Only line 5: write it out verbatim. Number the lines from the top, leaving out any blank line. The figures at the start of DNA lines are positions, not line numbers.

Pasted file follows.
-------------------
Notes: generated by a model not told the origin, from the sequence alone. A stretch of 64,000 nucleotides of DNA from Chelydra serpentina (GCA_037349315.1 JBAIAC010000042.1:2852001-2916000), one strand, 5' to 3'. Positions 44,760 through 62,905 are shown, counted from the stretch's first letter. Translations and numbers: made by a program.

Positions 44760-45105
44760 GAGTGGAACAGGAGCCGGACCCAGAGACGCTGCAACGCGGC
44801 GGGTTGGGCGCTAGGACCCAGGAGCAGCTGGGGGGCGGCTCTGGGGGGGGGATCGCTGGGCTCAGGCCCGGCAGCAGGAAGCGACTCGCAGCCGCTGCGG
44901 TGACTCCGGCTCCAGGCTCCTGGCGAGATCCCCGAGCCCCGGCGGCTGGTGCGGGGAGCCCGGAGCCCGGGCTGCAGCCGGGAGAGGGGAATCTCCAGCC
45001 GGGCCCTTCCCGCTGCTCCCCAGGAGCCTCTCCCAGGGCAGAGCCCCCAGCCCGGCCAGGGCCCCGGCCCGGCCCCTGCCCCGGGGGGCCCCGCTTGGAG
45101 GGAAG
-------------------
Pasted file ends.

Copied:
44901 TGACTCCGGCTCCAGGCTCCTGGCGAGATCCCCGAGCCCCGGCGGCTGGTGCGGGGAGCCCGGAGCCCGGGCTGCAGCCGGGAGAGGGGAATCTCCAGCC